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A rarely revived Lorraine Hansberry play comes to Broadway


In 1959, playwright Lorraine Hansberry rocketed to stardom with "A Raisin In The Sun." Five years later, she had another Broadway production, "The Sign In Sidney Brustein's Window." That show has rarely been revived, but it's back now. It opened last week with a celebrity cast, including Oscar Isaac of "Star Wars" fame. Jeff Lunden reports.

JEFF LUNDEN, BYLINE: Let's address the elephant in the room. Writing "A Raisin In The Sun" was both a blessing and a curse for its young Black playwright, says Joi Gresham, director of the Lorraine Hansberry Literary Trust.

JOI GRESHAM: You know, she was, like, the it girl coming out of "Raisin In The Sun."

LUNDEN: That play, which realistically depicted a Black family in Chicago, took Broadway by storm, became a popular film and has subsequently become part of high school curriculums. But when "The Sign In Sidney Brustein's Window," a critique of white liberalism that takes place in Greenwich Village, debuted in 1964, critics were not as enamored.

GRESHAM: There was a real resistance and intolerance of it, a resentment. She left her lane. And there's always this tone of, who does she think she is?

LUNDEN: Yet Hansberry was writing from personal experience. She lived among the artists, intellectuals and social activists in Greenwich Village. Unfortunately, the play that opened on Broadway was unfinished because Hansberry was dying of cancer. And while she did rewrites from a hotel room across the street from the theater, she was too ill to attend rehearsals and previews. Just a few months after it opened, the 34-year-old playwright died, and the play closed.

OSCAR ISAAC: It's wild, and it's messy and imperfect but incredibly powerful.

LUNDEN: Film and theater star Oscar Isaac plays Sidney Brustein, the intellectual whose life and marriage unravel over the course of the evening. He says messiness is one of the play's virtues.

ISAAC: The wildness of it and the - at times, the incoherent way that the motivations or seemingly lack of motivation occurs with the characters that feels so true to life.


RACHEL BROSNAHAN: (As Iris) I couldn't believe it - that you should love me. I felt I was the luckiest girl in the world.

ISAAC: (As Sidney) What do you mean was?

BROSNAHAN: (As Iris) Please. I'm trying to tell you something.

ISAAC: (As Sidney) I'm trying to listen.

BROSNAHAN: (As Iris) Try harder.

LUNDEN: Hansberry's personal life was certainly complicated. While she was married to Robert Nemiroff, a white man who was a close collaborator and became her literary executor, she had several long-term relationships with women. Director Anne Kauffman says the topics in "The Sign In Sidney Brustein's Window" feel relevant in 2023, maybe even more so than when it was written.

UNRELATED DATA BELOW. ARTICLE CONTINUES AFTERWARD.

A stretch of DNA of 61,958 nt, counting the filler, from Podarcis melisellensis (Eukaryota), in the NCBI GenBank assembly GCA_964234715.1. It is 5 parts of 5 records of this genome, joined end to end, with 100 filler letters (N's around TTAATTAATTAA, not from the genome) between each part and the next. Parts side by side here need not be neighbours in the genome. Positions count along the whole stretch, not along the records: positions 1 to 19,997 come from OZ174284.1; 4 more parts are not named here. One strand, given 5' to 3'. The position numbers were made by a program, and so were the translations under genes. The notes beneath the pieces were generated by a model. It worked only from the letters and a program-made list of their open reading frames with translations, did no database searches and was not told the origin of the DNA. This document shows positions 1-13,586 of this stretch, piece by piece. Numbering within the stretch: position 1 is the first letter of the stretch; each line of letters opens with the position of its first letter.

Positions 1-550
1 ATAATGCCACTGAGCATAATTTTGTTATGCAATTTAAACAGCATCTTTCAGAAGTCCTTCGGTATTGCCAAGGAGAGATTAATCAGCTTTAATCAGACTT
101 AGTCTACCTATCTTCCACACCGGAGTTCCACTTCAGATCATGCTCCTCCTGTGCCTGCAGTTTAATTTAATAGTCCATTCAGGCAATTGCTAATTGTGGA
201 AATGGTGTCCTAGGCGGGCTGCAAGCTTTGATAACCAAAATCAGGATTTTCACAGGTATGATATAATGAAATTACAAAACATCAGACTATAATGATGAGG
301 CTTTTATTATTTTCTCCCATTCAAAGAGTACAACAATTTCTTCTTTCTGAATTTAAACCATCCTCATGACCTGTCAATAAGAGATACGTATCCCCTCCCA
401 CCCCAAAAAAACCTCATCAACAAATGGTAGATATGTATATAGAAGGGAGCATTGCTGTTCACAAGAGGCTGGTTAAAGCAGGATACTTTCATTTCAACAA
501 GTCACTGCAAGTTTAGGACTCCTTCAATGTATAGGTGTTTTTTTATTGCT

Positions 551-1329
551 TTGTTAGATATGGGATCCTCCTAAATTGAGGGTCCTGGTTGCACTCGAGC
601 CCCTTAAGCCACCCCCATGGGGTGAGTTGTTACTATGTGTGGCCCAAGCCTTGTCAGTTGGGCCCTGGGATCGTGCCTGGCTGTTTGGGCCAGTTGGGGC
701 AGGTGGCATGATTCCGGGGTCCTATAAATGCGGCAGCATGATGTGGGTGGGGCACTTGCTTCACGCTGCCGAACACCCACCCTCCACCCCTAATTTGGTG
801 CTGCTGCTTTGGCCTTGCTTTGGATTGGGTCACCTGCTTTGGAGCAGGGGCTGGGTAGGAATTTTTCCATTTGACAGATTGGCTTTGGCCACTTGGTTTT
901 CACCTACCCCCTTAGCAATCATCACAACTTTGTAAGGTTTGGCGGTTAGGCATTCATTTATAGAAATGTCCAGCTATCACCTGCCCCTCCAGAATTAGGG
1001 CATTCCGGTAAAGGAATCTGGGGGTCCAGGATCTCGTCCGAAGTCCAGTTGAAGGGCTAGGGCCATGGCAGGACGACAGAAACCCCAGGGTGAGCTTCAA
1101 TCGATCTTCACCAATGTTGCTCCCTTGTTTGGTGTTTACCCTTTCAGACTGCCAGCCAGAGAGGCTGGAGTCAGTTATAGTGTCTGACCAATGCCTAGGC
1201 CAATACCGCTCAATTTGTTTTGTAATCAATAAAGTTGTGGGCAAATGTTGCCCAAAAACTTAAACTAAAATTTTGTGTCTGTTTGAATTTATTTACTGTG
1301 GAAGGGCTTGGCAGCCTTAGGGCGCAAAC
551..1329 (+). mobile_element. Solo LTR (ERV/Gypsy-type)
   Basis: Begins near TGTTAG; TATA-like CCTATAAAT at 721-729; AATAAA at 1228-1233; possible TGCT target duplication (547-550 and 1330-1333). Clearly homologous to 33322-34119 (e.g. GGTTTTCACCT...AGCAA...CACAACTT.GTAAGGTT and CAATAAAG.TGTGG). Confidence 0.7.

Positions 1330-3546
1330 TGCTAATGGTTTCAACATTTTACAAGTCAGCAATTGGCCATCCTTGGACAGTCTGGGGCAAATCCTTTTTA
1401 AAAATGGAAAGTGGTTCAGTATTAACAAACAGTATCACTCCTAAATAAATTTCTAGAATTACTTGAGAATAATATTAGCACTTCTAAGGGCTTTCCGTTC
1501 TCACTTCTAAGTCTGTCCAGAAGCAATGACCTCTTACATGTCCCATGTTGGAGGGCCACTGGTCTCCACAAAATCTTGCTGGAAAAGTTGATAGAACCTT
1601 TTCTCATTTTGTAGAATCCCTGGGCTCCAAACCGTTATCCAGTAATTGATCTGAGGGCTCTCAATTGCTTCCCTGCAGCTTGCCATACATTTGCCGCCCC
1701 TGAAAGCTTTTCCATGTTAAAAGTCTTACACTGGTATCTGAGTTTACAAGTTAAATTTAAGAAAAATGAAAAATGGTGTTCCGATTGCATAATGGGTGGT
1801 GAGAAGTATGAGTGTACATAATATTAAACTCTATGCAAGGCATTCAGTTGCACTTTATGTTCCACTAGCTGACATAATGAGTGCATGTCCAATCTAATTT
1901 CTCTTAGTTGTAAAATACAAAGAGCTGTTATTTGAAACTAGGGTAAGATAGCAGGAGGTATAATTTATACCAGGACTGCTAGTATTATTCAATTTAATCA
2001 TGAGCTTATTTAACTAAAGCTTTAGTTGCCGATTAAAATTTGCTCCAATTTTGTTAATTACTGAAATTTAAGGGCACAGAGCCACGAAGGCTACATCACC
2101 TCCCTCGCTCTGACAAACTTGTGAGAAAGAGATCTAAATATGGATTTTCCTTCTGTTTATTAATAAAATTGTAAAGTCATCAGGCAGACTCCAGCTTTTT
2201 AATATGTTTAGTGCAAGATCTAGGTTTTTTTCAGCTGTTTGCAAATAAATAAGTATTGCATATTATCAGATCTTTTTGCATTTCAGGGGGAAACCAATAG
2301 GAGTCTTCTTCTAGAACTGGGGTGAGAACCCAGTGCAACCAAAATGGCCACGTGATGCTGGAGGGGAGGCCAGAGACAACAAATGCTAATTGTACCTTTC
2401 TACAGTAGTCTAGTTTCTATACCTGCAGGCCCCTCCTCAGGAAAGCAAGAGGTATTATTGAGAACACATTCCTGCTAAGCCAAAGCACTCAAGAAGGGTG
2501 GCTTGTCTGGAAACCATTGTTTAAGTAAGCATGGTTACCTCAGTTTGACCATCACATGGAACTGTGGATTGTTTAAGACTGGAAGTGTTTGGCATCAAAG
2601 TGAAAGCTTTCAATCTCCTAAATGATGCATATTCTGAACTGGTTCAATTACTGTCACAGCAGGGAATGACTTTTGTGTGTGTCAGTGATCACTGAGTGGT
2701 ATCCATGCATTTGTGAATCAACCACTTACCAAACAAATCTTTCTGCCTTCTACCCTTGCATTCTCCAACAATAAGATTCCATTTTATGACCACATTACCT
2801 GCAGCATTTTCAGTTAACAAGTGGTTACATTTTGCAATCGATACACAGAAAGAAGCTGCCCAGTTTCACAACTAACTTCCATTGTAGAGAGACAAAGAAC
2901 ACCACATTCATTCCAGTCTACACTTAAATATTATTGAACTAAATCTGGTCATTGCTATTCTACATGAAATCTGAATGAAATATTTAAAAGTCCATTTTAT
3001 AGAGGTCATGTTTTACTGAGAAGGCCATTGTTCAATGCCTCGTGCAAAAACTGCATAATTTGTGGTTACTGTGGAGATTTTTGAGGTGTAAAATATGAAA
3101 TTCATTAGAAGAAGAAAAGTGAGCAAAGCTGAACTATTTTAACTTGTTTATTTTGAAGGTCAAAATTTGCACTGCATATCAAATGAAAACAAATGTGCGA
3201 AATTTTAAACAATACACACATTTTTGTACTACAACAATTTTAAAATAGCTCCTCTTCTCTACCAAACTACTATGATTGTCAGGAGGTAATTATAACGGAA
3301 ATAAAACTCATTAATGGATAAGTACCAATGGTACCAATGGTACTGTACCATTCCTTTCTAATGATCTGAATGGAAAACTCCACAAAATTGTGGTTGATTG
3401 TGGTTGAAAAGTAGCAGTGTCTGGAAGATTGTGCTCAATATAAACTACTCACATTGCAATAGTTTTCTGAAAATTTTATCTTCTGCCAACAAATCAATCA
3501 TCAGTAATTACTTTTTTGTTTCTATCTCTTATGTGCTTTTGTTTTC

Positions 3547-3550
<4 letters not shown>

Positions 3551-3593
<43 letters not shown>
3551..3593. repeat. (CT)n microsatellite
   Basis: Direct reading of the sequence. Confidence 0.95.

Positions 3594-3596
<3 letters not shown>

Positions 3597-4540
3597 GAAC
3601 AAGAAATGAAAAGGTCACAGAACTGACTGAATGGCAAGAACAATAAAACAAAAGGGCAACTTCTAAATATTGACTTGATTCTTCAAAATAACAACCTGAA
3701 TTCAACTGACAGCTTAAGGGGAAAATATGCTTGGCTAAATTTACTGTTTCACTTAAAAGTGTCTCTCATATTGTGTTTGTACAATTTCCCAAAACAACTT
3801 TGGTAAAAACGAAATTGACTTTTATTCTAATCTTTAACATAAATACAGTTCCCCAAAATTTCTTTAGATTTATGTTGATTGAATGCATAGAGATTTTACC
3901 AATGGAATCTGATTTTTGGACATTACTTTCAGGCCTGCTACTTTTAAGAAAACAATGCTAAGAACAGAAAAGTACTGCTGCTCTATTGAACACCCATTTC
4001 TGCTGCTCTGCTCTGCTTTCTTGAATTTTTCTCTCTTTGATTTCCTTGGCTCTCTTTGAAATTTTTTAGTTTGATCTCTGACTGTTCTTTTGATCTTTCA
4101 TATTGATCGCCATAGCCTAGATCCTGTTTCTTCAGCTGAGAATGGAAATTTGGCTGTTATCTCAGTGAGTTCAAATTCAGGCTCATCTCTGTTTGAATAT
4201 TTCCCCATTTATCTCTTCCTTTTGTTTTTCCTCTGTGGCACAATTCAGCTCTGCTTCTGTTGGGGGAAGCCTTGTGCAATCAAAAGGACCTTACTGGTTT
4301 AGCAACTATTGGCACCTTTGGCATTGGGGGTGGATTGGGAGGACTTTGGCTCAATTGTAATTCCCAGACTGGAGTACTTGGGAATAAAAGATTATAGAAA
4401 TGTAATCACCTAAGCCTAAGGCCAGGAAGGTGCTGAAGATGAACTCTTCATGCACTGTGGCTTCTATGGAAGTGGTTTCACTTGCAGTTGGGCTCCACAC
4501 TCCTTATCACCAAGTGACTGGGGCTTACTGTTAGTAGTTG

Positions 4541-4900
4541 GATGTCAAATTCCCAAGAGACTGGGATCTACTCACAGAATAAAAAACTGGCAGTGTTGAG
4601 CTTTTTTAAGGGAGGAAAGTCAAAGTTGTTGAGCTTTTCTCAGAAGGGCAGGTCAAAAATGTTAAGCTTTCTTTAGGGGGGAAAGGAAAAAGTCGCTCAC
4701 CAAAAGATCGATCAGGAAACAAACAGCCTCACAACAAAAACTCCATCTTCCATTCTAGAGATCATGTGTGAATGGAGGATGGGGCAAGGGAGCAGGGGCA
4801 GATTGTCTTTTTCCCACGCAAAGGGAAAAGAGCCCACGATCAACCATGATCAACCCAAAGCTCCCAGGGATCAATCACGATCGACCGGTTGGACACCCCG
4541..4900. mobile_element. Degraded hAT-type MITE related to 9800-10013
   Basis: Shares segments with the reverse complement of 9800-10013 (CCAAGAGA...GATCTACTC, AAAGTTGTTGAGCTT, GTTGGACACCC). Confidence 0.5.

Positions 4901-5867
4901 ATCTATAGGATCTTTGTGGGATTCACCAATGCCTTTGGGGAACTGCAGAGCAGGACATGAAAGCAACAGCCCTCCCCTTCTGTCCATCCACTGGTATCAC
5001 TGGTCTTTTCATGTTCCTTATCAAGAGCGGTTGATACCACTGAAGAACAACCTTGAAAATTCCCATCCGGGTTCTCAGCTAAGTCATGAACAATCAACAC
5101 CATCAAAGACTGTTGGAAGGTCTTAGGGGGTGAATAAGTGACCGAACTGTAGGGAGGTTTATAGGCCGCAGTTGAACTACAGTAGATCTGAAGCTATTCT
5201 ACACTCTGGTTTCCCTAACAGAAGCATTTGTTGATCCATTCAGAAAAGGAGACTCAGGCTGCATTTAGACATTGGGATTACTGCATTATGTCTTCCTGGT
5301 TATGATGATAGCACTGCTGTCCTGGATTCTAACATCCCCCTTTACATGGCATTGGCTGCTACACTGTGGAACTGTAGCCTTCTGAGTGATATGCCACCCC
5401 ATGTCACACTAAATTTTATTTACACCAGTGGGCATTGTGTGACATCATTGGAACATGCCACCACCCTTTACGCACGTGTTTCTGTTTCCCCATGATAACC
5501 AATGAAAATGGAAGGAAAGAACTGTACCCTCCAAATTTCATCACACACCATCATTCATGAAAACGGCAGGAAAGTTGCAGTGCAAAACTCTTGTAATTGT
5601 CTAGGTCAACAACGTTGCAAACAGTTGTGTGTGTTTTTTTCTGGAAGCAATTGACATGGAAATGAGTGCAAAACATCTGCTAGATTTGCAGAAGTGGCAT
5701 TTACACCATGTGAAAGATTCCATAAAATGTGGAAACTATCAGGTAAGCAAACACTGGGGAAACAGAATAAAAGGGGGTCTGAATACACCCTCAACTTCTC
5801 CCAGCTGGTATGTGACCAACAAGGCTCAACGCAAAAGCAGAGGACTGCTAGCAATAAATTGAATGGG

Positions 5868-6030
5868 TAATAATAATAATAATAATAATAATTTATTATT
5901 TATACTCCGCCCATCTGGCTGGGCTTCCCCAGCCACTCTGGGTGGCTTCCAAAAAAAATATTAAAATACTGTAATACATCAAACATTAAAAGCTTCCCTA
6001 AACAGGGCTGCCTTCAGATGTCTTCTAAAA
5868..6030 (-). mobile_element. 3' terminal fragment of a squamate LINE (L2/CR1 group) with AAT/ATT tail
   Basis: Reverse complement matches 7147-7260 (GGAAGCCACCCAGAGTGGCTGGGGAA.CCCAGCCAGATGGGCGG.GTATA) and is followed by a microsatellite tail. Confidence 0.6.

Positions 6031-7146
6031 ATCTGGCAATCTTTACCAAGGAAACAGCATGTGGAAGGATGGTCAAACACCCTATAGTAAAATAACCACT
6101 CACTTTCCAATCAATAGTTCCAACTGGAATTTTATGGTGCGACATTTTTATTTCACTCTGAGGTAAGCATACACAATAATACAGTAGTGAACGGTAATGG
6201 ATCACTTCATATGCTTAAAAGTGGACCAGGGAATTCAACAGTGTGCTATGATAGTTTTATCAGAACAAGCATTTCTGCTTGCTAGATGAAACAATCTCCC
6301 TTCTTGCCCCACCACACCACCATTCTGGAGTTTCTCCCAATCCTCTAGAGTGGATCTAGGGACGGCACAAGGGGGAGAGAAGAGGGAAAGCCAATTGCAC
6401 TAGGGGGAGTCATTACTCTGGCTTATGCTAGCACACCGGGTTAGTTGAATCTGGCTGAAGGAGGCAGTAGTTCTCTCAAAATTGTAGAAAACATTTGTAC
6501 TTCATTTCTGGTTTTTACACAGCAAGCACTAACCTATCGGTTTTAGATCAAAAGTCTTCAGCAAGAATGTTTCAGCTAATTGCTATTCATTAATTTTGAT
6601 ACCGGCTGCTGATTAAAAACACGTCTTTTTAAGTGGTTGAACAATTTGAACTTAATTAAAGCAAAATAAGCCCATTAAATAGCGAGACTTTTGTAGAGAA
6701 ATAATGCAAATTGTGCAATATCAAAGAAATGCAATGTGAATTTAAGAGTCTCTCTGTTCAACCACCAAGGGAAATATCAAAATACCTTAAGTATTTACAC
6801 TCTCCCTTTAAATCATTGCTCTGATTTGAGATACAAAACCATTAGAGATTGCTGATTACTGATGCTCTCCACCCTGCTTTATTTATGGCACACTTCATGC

ANNE KAUFFMAN: We really don't know which way is up with race politics, with culture, with social issues, with what it is to be human these days. And who should we listen to at this moment but Lorraine Hansberry, who was prescient? And I feel like we're still catching up with her.

LUNDEN: Kauffman says the play is a call to activism, and its characters are caught between cynicism and hope in a chaotic world. Oscar Isaac says he's struck by an exchange Sidney has with another character in the play.

ISAAC: She says, you can't expect people to change like that. And he says, the world's about to crack right down the middle. We have to change or fall into the crack.

BROSNAHAN: One of the things I really appreciate about Lorraine is her embrace of small change as powerful change.

LUNDEN: Rachel Brosnahan plays Iris, a would-be actress who's engaged in a struggle to find her own identity and independence from her strong-willed husband.

BROSNAHAN: Because unlike a lot of other plays, there's not such a clear beginning, middle and end to their journeys. It's really jagged.

LUNDEN: If the characters are in flux, the script has been, too. In creating an acting version for the Brooklyn production, literary executor Joi Gresham collaborated with director Anne Kauffman, looking at the four different published versions of the script, as well as Hansberry's notes and drafts in Harlem's Schomburg Center for Research in Culture.

GRESHAM: We've kind of landed in this incredible creative method, talking to one another, listening to Lorraine, listening to these different versions and trying to imagine where she would have gone with it.

LUNDEN: So is this the final version of "The Sign In Sidney Brustein's Window?" Only time will tell. Rachel Brosnahan says there's one moment in the play she finds particularly touching, since it reflects Lorraine Hansberry's too-short life.

BROSNAHAN: I think about it all the time. I mean, the line is, I'm 29, and I want to begin to know that when I die, more than 10 or a hundred people will know the difference. I want to make it. It's beautiful. And I can't help but think about Lorraine. It's really moving.

LUNDEN: For NPR News, I'm Jeff Lunden in New York. Transcript provided by NPR, Copyright NPR.

NPR transcripts are created on a rush deadline by an NPR contractor. This text may not be in its final form and may be updated or revised in the future. Accuracy and availability may vary. The authoritative record of NPR’s programming is the audio record.

Jeff Lunden is a freelance arts reporter and producer whose stories have been heard on NPR's Morning Edition, All Things Considered and Weekend Edition, as well as on other public radio programs.
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